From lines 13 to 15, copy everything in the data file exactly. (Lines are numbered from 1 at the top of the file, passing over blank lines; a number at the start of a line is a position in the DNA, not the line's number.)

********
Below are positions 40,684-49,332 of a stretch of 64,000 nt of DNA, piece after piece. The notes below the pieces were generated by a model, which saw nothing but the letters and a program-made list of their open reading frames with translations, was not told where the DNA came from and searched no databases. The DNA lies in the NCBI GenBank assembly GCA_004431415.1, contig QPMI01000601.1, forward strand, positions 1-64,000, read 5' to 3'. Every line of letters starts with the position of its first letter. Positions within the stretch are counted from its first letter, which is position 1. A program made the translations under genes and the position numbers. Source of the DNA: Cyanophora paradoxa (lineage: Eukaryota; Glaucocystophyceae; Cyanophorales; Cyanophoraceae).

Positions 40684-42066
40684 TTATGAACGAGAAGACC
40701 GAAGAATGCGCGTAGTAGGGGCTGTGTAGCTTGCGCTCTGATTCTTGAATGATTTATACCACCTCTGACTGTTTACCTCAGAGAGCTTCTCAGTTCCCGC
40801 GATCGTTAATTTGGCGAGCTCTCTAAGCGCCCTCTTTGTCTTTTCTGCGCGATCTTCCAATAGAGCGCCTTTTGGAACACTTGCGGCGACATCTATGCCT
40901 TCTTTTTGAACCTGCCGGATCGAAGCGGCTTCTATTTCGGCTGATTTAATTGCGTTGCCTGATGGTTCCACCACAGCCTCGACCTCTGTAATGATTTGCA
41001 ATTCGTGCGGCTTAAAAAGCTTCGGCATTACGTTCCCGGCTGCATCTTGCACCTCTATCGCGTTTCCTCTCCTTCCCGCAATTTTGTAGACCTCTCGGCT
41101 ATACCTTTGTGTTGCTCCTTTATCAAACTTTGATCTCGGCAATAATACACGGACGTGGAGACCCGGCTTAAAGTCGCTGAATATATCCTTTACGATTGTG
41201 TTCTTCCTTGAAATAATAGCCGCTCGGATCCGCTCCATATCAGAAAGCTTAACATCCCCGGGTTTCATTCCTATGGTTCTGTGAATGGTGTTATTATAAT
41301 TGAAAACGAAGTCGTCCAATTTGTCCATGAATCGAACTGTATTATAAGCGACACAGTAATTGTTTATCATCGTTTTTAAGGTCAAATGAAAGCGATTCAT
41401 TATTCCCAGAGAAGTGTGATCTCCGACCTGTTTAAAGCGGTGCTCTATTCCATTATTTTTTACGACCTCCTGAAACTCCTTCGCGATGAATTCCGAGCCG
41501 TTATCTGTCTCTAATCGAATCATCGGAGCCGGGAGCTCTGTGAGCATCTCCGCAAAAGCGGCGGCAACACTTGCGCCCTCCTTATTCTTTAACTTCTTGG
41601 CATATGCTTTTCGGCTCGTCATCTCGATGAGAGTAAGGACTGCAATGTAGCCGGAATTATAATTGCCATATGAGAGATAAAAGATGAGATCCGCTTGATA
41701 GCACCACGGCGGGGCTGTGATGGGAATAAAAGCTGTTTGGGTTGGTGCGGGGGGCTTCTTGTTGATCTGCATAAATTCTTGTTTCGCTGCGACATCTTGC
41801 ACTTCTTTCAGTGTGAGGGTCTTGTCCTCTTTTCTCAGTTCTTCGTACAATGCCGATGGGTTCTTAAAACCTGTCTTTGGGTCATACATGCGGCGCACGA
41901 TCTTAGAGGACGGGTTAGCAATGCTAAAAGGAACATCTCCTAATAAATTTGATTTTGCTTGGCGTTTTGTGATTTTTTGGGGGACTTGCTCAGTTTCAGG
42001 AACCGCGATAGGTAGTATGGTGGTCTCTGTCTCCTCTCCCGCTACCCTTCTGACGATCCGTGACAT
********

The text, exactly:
41601 CATATGCTTTTCGGCTCGTCATCTCGATGAGAGTAAGGACTGCAATGTAGCCGGAATTATAATTGCCATATGAGAGATAAAAGATGAGATCCGCTTGATA
41701 GCACCACGGCGGGGCTGTGATGGGAATAAAAGCTGTTTGGGTTGGTGCGGGGGGCTTCTTGTTGATCTGCATAAATTCTTGTTTCGCTGCGACATCTTGC
41801 ACTTCTTTCAGTGTGAGGGTCTTGTCCTCTTTTCTCAGTTCTTCGTACAATGCCGATGGGTTCTTAAAACCTGTCTTTGGGTCATACATGCGGCGCACGA